Others with sufficient cultural capital to burn, such as Fernando Savater can allow themselves to engage directly in the epistemic violence that their platform provides, and pass off asseverations such as “the 15-M has been a useful idiot-meter to measure the level of stupidity and cynicism of certain people” as philosophy. Faced with so much gall and absurdity all that remains for us is to declassify ourselves as intellectuals, cut ourselves off completely from this herd of enlightened despots and apostles of banality and opportunism. At any rate, as intellectuals we are mutilated beings. Antonio Gramsci warned already that every man is an intellectual, since men and women who do not have ideas about the world they live in do not exist, since only the artificial and violent separation between manual and intellectual work has made it possible for intellectuals to exist with the time and sufficient privileges to dedicate themselves professionally to thinking, reading and writing.

And so, the more 15-M advances, the more necessary it will be to abolish ourselves, not out of “anti-intellectualism” but because the most intellectual thing we can do right now is, even though the ego might resent it, go along to the assemblies, bring whatever it is we can to the commissions with humility, to listen face-to-face[vii], to speak without surname or qualification and, at most, feel proud of what we can do the same way as a carpenter feels proud of the table he has built. Workers with words, not respectable gentry, to each according to her need, from each according to her skills.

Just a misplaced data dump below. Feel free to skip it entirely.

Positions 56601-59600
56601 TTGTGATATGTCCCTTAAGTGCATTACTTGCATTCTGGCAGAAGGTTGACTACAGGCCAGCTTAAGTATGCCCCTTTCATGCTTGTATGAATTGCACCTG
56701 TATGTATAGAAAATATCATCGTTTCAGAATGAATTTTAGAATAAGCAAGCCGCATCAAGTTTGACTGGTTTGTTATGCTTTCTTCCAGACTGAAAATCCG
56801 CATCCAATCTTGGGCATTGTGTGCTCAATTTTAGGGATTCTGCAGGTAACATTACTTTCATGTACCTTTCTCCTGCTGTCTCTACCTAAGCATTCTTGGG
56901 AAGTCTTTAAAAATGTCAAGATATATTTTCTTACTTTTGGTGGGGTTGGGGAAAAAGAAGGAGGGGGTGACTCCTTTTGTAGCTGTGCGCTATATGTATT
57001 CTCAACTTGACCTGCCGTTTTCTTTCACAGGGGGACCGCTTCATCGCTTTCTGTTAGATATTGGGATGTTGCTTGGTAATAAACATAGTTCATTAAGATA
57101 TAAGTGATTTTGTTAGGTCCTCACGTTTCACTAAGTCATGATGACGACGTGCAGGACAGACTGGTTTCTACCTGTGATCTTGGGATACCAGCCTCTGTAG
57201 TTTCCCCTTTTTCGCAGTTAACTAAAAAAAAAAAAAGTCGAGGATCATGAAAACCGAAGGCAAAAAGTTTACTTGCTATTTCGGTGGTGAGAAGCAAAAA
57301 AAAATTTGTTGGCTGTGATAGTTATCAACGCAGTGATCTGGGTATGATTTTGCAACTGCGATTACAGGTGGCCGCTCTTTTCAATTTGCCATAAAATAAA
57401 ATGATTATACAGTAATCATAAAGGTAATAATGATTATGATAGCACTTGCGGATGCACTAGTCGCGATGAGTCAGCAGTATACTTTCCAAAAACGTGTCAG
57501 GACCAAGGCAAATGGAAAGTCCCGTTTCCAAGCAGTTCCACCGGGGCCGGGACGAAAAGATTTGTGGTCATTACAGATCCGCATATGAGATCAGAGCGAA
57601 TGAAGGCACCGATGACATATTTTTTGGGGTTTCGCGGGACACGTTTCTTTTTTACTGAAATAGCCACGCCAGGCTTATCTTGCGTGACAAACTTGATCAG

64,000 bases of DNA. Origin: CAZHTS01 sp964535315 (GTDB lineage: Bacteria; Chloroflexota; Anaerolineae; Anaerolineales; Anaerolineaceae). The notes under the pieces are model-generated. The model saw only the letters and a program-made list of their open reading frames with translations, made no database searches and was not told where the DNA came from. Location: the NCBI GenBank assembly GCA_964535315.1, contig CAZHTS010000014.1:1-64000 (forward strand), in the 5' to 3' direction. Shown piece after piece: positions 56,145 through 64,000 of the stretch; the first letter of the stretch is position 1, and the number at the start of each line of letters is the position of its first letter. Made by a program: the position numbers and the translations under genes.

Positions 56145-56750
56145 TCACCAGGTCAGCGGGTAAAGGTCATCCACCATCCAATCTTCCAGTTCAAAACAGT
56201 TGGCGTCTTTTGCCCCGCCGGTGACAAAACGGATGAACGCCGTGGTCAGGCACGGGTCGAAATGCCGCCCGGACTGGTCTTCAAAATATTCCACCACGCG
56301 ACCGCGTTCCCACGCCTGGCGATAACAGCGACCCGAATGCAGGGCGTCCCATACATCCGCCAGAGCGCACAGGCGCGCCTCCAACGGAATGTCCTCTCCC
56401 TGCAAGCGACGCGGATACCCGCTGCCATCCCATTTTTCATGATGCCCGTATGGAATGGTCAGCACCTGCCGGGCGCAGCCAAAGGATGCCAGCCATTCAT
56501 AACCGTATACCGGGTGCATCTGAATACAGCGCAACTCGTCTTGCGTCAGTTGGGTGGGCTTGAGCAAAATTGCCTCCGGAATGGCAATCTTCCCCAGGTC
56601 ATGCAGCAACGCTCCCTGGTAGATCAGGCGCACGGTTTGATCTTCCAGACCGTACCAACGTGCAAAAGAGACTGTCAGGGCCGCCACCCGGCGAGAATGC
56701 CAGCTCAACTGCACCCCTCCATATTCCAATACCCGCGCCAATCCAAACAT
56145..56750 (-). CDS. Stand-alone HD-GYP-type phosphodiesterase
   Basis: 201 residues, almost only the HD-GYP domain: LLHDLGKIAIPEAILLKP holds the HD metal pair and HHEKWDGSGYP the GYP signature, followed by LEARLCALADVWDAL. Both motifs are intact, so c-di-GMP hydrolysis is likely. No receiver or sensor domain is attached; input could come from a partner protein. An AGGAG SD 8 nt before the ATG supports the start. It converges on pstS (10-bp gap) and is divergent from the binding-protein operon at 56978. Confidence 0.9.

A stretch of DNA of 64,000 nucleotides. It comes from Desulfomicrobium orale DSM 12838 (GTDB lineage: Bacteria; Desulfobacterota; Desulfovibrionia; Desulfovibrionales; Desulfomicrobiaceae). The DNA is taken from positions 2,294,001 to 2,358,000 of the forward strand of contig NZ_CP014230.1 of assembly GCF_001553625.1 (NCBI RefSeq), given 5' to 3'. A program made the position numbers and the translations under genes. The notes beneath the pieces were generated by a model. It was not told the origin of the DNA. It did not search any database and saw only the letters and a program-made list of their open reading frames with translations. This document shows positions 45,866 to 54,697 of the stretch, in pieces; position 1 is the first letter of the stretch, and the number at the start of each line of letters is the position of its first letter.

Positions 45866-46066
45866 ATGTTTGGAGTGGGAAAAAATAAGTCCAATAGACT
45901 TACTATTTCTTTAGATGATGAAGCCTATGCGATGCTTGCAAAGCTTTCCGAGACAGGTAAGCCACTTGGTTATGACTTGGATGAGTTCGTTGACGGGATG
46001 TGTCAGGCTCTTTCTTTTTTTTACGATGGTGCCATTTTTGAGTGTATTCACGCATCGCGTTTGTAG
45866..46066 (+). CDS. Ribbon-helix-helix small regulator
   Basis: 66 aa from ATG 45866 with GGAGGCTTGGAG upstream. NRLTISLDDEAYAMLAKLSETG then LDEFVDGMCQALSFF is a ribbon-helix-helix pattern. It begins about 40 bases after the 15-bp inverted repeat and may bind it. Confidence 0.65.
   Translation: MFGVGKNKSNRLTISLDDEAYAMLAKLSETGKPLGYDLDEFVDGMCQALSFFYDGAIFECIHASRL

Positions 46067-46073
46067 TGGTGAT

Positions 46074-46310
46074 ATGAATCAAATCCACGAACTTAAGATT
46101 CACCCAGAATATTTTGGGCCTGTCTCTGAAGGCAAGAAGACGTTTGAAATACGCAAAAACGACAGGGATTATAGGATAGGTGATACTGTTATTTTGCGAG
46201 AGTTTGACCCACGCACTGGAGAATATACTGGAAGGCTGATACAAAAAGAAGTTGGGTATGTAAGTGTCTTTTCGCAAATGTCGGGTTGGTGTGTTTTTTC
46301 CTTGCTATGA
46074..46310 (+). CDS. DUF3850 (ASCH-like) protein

[i] Alfredo Pérez Rubalcaba, former Interior Minister and present PSOE prime ministerial candidate for next elections.

[ii] Literally, ‘dogflutes’. Contemptuous neologism coined for particular type of people with dress and comportment deemed to be unconventional, apparently identifiable by their flutes (normally recorders and tin whistles) and their dogs.

[iii] In English in the original

[iv]La Política’, in the original.

[v]Los politicos’, in the original.

[vi]Iluminista’ – the reference is to the enlightenment, but implying a de haut en bas the-masses-must-be-improved disposition

[vii] In the original, ‘de tú a tú’, implying dispensing with formal address

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1 Response to “Dissecting Butterflies”


  1. 1 T July 21, 2011 at 4:54 am

    Thanks for translating… This is great.